The Rinne Test for Conductive Deafness: A Critical Reappraisal

Richard A. Chole, Glenn B. Cook

Research output: Contribution to journalArticle

29 Scopus citations

Abstract

• The Rinne tuning fork test for the detection of conductive hearing loss is the most widely used tuning fork test in clinical medicine. However, the frequency of the tuning fork used to perform the test has not been standardized. In a study of 200 patients with known air-bone gaps, we found that the 256-Hz tuning fork was more sensitive than the 512-, 1024-, and 2048-Hz tuning forks for discriminating conductive from sensorineural hearing deficits. However, the occurrence of false-positive responses limits its usefulness. Therefore, we believe that the 512-Hz tuning fork should become the standard tuning fork used in performance of the Rinne test to screen patients for conductive hearing loss. (Arch Otolaryngol Head Neck Surg 1988;114:399-403).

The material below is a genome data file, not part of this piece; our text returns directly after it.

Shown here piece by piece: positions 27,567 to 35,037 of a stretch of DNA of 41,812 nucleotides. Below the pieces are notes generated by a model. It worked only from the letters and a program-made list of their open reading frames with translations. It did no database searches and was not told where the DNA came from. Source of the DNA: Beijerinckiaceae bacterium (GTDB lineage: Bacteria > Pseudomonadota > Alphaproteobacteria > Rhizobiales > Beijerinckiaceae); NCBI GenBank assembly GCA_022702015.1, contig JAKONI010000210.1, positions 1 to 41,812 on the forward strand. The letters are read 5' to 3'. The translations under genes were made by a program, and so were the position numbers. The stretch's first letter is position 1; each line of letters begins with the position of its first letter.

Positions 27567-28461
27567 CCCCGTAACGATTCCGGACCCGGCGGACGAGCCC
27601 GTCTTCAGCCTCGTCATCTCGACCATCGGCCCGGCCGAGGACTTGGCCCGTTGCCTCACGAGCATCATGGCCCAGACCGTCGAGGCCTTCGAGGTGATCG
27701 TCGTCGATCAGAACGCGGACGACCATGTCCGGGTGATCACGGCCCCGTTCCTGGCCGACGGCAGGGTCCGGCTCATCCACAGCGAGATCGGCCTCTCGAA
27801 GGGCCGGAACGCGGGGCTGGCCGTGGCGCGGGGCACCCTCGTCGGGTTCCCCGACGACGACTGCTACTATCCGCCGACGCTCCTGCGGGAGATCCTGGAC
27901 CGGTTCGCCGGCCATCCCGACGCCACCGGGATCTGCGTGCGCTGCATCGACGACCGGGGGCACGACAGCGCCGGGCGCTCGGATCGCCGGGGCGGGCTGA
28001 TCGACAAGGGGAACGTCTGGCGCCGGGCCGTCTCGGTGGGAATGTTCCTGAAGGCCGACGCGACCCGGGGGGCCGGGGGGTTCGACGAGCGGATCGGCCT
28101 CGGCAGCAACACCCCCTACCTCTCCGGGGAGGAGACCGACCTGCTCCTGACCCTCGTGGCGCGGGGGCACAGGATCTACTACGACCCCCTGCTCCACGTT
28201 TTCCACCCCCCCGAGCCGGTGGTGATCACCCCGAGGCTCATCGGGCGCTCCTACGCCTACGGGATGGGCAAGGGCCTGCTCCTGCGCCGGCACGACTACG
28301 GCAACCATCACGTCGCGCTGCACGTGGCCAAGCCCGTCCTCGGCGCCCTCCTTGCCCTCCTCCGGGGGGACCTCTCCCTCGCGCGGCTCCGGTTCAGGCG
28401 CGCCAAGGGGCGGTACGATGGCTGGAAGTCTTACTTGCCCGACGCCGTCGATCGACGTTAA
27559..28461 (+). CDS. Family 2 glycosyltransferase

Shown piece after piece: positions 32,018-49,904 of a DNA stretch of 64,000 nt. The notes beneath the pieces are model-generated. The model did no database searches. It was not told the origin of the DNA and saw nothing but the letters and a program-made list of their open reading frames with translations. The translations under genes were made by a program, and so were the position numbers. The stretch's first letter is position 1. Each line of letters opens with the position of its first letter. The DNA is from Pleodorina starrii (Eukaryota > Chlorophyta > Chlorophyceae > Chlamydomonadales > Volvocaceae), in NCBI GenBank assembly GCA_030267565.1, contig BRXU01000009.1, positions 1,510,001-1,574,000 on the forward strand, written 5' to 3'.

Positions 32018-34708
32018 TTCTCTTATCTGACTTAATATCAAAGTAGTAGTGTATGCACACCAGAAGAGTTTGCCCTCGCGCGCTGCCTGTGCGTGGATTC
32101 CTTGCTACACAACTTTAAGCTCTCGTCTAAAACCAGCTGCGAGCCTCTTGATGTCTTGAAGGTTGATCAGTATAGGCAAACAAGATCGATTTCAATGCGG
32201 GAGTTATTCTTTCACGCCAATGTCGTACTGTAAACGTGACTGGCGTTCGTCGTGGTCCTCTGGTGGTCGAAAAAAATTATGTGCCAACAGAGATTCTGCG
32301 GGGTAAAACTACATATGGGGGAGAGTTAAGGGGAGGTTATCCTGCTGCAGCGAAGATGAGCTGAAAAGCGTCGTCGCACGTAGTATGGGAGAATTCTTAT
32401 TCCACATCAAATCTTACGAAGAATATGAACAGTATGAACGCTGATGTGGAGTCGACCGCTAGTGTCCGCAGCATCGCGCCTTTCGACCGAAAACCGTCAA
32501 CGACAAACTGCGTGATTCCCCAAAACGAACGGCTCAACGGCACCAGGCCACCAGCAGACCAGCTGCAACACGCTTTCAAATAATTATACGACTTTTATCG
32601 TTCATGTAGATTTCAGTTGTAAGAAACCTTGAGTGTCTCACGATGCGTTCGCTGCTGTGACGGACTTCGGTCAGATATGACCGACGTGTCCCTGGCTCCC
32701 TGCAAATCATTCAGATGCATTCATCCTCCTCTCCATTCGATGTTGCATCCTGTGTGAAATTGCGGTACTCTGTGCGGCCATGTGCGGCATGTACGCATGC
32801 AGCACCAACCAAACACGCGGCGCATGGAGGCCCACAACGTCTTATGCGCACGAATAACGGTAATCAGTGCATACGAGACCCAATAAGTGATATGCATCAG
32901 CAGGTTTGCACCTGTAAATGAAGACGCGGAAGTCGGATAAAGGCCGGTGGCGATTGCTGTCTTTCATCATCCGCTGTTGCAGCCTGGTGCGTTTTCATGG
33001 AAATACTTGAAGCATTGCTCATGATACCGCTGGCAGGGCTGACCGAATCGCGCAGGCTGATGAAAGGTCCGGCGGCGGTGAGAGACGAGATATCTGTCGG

Original languageEnglish
Pages (from-to)399-403
Number of pages5
JournalArchives of Otolaryngology--Head and Neck Surgery
Volume114
Issue number4
DOIs
StatePublished - Apr 1988
Externally publishedYes

Fingerprint Dive into the research topics of 'The Rinne Test for Conductive Deafness: A Critical Reappraisal'. Together they form a unique fingerprint.

  • Cite this